By Justin Brady, Creativity Cultivator, Test of Time Design
We have been at critical mass in advertising for years. Our brains have been slowly trained to look for patterns and upon detecting those patterns, it tunes out. This all happens in less than a second. It looks as if we have become immune to advertising, but in reality, we have become immune only to non-authentic advertising. Honest communication still gets attention and still moves people.
Today, we are all inundated with massive amounts of advertising on a daily basis. We are advertised to on our commute, the internet, TV, phone, before and even during movies, at children’s ball games, in free email programs and even in reading materials.
The methods of advertising have changed substantially in the last 20 years. Simple print or radio ads have been joined by elaborate campaigns, social sites, movie-like commercials, and massive media efforts made to look like grass roots movements. With the amount of advertising being greater than ever before in history, how are any of us expected to process that load? The truth is, we have been at critical mass in advertising for years. The sheer amount of advertising has overwhelmed our conscious ability to process it for years, but as you know, some stuff still gets our attention. Why?
Obviously, we can’t devote attention to all stimuli we come in contact with. It wouldn’t be possible. At the same time however, valuable information exists around us at all times and we still may need that information. What’s a brain to do? Adapt. Over time, the brain adapts by slowly training itself to separate the wheat from the chaff. Because it’s much too exhausting to focus on miniscule details, our brains instead group these details together. Consider how a concert pianist reads a sheet of music. At first, the pianist focuses on separate notes but as the brain learns it begins grouping the notes together. Instead of seeing notes, the brain begins to sees patterns. This all happens rapidly without much conscious thought.
Of course, the brain isn’t limited to reading piano music. This exact same process is continually happening as each of us go throughout our day. We depend on it. We go about our business and stay safe, not interpreting individual stimuli, but events as a whole. Just as one grouping of notes may be a C major for the pianist, a grouping of stimuli for you may mean ducking out of the way from a flying frisbee. Did you manually process the speed, angle and trajectory of the frisbee? Of course not, your brain identified a pattern and you ducked.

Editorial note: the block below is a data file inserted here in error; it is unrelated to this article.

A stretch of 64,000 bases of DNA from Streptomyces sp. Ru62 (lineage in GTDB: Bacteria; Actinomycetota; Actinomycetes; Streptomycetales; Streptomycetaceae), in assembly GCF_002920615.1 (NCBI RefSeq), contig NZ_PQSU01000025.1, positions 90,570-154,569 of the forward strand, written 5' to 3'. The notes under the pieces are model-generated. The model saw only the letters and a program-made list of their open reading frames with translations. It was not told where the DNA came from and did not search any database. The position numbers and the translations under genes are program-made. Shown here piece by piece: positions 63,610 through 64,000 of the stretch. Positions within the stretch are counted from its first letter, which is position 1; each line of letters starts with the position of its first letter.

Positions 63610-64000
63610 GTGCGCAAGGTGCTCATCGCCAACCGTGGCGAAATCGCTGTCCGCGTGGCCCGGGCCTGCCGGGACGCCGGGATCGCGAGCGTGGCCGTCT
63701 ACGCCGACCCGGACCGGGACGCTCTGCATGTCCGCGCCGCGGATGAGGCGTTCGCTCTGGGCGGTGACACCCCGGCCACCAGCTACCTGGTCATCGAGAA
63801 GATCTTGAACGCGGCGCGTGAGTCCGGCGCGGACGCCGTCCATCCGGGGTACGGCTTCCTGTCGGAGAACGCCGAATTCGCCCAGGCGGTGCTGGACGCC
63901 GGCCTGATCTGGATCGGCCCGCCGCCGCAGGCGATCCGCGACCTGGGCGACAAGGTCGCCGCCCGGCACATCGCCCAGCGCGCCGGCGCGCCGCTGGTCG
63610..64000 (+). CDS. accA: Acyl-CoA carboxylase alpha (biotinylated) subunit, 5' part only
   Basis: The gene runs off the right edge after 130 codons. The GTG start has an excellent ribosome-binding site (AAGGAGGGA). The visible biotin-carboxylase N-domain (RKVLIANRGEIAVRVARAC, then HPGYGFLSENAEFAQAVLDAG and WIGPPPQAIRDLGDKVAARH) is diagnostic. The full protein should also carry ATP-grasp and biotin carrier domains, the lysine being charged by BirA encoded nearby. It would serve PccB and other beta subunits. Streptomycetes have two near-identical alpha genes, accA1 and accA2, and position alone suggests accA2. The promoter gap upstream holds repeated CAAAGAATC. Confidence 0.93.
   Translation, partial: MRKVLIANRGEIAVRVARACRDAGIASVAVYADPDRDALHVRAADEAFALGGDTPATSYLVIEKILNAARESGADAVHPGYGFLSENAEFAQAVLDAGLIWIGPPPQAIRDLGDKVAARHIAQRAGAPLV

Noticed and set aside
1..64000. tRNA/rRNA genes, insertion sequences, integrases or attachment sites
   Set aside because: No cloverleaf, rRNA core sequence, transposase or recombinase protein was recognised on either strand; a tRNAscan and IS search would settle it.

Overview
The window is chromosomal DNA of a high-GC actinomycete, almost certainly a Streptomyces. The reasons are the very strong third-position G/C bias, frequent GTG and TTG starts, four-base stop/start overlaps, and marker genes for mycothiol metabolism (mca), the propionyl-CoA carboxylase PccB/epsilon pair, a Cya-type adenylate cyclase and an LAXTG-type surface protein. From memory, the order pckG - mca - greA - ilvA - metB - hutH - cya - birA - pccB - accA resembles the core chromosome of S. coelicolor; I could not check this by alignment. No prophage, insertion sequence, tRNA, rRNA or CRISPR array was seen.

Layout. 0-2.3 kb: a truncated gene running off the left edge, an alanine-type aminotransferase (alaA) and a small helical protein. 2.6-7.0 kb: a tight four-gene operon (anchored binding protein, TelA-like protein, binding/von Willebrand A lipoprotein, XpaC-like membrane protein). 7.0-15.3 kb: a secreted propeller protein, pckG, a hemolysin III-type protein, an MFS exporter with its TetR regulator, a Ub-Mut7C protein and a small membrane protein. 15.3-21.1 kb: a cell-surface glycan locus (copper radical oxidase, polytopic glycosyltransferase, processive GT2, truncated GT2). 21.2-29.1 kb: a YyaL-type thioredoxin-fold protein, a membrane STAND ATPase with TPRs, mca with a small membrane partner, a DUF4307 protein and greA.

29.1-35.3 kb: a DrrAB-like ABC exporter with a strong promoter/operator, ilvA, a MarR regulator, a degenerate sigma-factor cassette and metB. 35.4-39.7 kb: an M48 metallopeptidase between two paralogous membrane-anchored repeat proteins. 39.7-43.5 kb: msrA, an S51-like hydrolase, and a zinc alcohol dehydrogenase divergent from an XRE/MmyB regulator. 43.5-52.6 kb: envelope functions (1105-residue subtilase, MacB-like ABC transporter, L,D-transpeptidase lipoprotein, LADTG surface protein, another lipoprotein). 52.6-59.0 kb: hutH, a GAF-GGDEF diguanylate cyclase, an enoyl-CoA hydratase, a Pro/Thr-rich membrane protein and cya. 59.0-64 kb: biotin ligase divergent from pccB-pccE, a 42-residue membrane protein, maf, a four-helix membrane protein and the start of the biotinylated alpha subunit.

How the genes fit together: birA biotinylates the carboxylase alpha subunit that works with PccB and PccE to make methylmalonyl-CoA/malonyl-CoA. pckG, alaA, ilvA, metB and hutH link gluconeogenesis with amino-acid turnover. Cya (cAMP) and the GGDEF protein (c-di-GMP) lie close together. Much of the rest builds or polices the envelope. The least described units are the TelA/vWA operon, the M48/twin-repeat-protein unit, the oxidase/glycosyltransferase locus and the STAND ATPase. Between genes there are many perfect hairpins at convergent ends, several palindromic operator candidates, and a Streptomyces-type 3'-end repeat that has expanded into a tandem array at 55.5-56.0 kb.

It shouldn’t be any surprise advertising messages are put through the same process. Our brains find patterns, some of which are approved for higher thinking, receiving our full attention. Others we are completely immune to. Advertisement immunity may feel like a problem, but in reality, we have become immune only to non-authentic advertising. Honest communication still gets attention and still moves people. How?
Companies advertise using two strategies. They create original ideas or they copy others. When a new idea enters the marketplace, consumers quickly respond favorable or unfavorable, at the same time creating new patterns and associations. This means the next time this pattern is triggered, there’s no heavy lifting, the brain already knows what the ad is.
Think about your company. There is only one company like yours. Just one. No other company in the world has you, your employees, your location and your specific way of doing business. If you were truly advertising with an honest approach your advertising efforts would be unlike anyone has ever seen, but instead maybe you choose to copy a successful model hoping to gain the same results, but you can’t. The very consumers you are targeting have already established a pattern. If they had positive emotions, your ad may just as well reminding them of the original ad. If they had negative emotions, your ad won’t even register.
In today’s ad world, with increasing noise, there is one hand to play, and that hand is good old fashioned honesty. If being honest about who you are isn’t appealing to you, maybe it’s time to pack it up before your consumers do it for you.